Swift Raided for Complying with Immigration Laws
In today’s Washington Post, Manhattan Institute fellow Tamar Jacoby points out a little-noticed irony in Tuesday’s immigration raid against Swift & Co’s meat processing plants: many of the workers hired illegally got their jobs because the government wouldn’t allow Swift to investigate the credentials of suspect applicants.
Seen in one light, the raids were perfectly justified. Both employer and employees were breaking the law. It’s a law that’s being violated on a massive scale from coast to coast, and the public is increasingly upset about it.
The only catch: Swift has been trying for years to comply with our poorly conceived immigration laws, coping as best it could with an impossible situation. Like a driver who finally goes through a broken traffic light, the company and its workers aren’t the problem — the system is. …
Far from ignoring or shrugging off the law, the firm has been trying to comply with it. When job applicants started showing up with what the company suspected were false papers, it tried inquiring into their backgrounds — only to be sued for discrimination by the Justice Department.
When the government created a program meant to help employers verify that their workers were in the country legally by checking Social Security numbers against a central database, Swift was among the first to sign up. And when that program didn’t seem to be catching the worst offenders — people using not false Social Security cards but stolen ones — Swift came to Washington to testify in Congress about the problem. The reward: That was precisely the offense that ICE raided the company for on Tuesday.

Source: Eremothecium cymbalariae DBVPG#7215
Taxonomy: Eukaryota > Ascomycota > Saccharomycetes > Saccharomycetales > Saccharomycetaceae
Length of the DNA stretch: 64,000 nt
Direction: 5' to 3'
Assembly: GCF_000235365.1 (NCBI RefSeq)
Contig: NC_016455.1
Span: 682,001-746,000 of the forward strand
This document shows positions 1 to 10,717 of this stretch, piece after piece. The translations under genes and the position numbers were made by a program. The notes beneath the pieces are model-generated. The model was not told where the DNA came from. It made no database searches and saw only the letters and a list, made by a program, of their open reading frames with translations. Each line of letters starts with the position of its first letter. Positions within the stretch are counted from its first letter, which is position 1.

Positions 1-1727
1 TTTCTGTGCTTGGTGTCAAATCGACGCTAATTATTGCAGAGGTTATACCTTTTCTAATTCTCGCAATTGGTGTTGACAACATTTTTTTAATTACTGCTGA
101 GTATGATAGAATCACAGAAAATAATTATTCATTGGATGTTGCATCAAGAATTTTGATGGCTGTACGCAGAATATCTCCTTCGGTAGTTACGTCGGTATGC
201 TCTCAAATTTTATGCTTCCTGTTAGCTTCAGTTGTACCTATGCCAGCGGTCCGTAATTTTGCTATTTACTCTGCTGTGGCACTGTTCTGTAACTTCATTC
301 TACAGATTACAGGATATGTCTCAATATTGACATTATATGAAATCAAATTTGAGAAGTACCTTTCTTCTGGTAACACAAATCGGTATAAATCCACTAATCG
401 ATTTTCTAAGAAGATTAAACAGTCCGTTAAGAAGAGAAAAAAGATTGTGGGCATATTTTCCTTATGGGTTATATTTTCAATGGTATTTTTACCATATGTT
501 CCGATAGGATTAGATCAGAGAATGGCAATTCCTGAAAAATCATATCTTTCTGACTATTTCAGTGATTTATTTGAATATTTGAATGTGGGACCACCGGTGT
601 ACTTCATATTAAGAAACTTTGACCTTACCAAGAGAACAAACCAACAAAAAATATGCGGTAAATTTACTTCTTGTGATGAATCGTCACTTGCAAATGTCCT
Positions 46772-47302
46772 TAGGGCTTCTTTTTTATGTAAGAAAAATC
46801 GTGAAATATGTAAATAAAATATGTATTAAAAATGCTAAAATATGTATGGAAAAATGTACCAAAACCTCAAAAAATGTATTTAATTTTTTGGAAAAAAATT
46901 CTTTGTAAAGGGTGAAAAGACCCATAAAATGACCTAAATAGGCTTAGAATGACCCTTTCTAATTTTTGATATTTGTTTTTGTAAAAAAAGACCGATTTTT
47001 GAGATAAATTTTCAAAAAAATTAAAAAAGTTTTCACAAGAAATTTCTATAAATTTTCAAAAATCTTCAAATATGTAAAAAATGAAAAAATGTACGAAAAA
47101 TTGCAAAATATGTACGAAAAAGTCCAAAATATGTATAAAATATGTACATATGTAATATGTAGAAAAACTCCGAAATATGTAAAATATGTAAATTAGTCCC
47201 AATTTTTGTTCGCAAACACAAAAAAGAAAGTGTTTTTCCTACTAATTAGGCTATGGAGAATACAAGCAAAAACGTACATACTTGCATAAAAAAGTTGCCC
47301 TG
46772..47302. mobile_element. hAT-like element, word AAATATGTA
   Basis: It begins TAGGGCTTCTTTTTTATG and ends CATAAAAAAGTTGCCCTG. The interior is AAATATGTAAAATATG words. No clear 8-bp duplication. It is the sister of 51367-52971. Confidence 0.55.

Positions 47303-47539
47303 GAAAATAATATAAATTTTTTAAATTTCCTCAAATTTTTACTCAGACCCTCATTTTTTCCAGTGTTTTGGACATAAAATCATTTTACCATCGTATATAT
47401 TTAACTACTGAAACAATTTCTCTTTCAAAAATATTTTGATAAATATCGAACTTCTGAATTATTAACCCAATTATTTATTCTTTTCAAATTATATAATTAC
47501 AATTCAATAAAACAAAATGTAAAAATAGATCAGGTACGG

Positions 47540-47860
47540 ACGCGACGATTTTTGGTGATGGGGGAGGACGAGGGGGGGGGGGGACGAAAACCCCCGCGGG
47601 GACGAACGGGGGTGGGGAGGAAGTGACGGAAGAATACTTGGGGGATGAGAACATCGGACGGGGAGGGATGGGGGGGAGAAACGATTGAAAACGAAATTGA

As Division of Labour’s Wilson Mixon argues, apparently “[g]ood deeds don’t go unpunished.” If nothing else, these raids demonstrate the need for a comprehensive package of immigration reform that either allows employers to make use of the tools they need to verify their employees are, in fact, legally present in the United States or immunizes them from liability for hiring workers with facially valid documentation and whose legal status has been verified by the government SSN database.